The Beginnings Of Scott V. Sandford
During the 1850's in the United States, Southern support of slavery and Northern opposition to it collided more violently than ever before over the case of Dred Scott, a black slave from Missouri who claimed his freedom on the basis of seven years of residence in a free state and a free territory. When the predominately proslavery Supreme Court of the United States heard Scott's case and declared that not only was he still a slave but that the main law guaranteeing that slavery would not enter the new midwestern territories of the United States was unconstitutional, it sent America into convulsions. The turmoil would end only after a long and bloody civil war fought primarily over the issue of slavery and its extension into America's unorganized territories. The Supreme Court's ruling in Dred Scott v. Sandford helped hasten the arrival of the American Civil War, primarily by further polarizing the already tense relations between Northerners and Southerners.
America in 1857 was, as Kenneth Stampp put it, "a Nation on the Brink." Relationships between the Northern and Southern states had been strained for decades, but during the 1840's and especially the 1850's, the situation exploded. The Compromise of 1850 served as a clear warning that the slavery issue, relatively dormant since the Missouri Compromise of 1820, had returned. As territories carved out of the Mexican cessions of 1848 applied for statehood, they stirred a passionate and often violent debate over the expansion of the South's "peculiar institution." Proslavery and antislavery forces clashed frequently and fatally in "Bleeding Kansas," while the presidential election of 1856 turned ugly when southern states threatened secession if a candidate from the antislavery Republican party won. Into this charged atmosphere stepped a black slave from Missouri named Dred Scott.
Scott's beginnings were quite humble. Born somewhere in Virginia, he moved to St. Louis, Missouri, with his owners in 1830 and was sold to Dr. John Emerson sometime between 1831 and 1833. Emerson, as an Army doctor, was a frequent traveler, so between his sale to Emerson and Emerson's death in late 1843, Scott lived for extended periods of time in Fort Armstrong, Illinois, Fort Snelling, Wisconsin Territory, Fort Jessup, Louisiana, and in St. Louis. During his travels, Scott lived for a total of seven years in areas closed to slavery; Illinois was a free state and the Missouri Compromise of 1820 had closed the Wisconsin Territory to slavery. When Scott's decade-long fight for freedom began on April 6, 1846, he lived in St. Louis and was the property of Emerson's wife.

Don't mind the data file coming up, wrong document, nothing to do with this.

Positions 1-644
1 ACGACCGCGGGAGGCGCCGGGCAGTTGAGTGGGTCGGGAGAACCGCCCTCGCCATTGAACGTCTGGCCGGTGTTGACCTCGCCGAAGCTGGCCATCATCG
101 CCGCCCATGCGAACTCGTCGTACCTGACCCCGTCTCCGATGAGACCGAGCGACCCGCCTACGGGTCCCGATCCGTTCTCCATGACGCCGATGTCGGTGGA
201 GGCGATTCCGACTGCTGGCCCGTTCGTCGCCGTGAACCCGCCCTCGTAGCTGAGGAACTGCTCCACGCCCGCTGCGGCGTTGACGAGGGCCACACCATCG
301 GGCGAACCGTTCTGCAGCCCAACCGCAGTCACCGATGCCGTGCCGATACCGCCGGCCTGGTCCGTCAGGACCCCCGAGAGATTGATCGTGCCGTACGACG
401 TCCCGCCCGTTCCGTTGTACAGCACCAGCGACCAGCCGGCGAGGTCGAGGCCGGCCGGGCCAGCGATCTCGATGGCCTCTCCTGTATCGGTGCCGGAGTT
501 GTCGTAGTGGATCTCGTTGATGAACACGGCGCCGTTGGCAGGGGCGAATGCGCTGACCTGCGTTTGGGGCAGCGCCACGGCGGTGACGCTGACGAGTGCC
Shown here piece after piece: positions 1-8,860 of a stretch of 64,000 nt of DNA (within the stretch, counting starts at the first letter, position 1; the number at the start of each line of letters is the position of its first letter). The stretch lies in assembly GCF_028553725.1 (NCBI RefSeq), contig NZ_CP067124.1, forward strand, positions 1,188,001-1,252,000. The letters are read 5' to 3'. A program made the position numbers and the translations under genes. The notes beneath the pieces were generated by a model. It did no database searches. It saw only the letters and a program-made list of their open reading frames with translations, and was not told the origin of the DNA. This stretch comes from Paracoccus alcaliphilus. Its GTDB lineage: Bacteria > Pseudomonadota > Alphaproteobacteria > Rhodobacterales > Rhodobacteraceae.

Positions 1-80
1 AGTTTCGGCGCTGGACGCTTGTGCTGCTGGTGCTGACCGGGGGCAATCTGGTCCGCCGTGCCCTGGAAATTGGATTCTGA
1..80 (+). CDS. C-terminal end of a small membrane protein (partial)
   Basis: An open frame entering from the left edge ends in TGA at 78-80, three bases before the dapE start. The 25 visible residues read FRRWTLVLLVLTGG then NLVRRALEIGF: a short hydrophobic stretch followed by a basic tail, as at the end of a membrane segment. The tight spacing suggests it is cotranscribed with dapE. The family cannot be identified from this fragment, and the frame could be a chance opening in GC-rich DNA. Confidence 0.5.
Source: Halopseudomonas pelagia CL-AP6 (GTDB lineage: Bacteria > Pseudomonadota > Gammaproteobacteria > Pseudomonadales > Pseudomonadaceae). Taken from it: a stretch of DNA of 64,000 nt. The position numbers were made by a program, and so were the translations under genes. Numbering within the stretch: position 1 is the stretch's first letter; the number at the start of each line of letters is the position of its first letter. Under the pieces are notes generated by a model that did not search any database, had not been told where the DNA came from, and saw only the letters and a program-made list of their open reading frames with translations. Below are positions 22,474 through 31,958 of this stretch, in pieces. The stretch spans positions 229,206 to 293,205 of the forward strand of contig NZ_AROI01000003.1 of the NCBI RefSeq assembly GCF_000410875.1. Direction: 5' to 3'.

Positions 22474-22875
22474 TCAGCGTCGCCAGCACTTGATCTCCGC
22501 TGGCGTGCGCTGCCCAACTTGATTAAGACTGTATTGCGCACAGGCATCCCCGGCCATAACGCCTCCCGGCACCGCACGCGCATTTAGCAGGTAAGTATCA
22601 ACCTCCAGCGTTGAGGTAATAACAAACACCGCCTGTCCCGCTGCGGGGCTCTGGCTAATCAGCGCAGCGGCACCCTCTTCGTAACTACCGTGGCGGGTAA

The famous Scott v. Sandford case, like its plaintiff, had relatively insignificant origins. Scott filed a declaration on April 6, 1846, stating that on April 4, Mrs. Emerson had "beat, bruised, and ill-treated him" before imprisoning him for twelve hours. Scott also declared that he was free by virtue of his residence at Fort Armstrong and Fort Snelling. He had strong legal backing for this declaration; the Supreme Court of Missouri had freed many slaves who had traveled with their masters in free states. In the Missouri Supreme Court's 1836 Rachel v. Walker ruling, it decided that Rachel, a slave taken to Fort Snelling and to Prairie du Chien in Illinois, was free. Despite these precedents, Mrs. Emerson won the first Scott v. Emerson trial by slipping through a technical loophole; Scott took the second trial by closing the loophole. In 1850, the case reached the Missouri Supreme Court, the same court that had freed Rachel just fourteen years earlier. Unfortunately for Scott, the intervening fourteen years had been important ones in terms of sectional conflict. The precedents in his favor were the work of "liberal-minded judges who were predisposed to favor freedom and whose opinions seemed to reflect the older view of enlightened southerners that slavery was, at best, a necessary evil."  By the early 1850's, however, sectional conflict had arisen again and uglier than ever, and most Missourians did not encourage the freeing of slaves. Even judicially Scott was at a disadvantage; the United States Supreme Court's Strader v. Graham decision (1851) set some precedents that were unfavorable to Scott, and two of the three justices who made the final decision in Scott's appearance before the Missouri Supreme Court were proslavery. As would be expected, they ruled against Scott in 1852, with the third judge dissenting. Scott's next step was to take his case out of the state judicial system and into the federal judicial system by bringing it to the U.S. Circuit Court for the District of Missouri.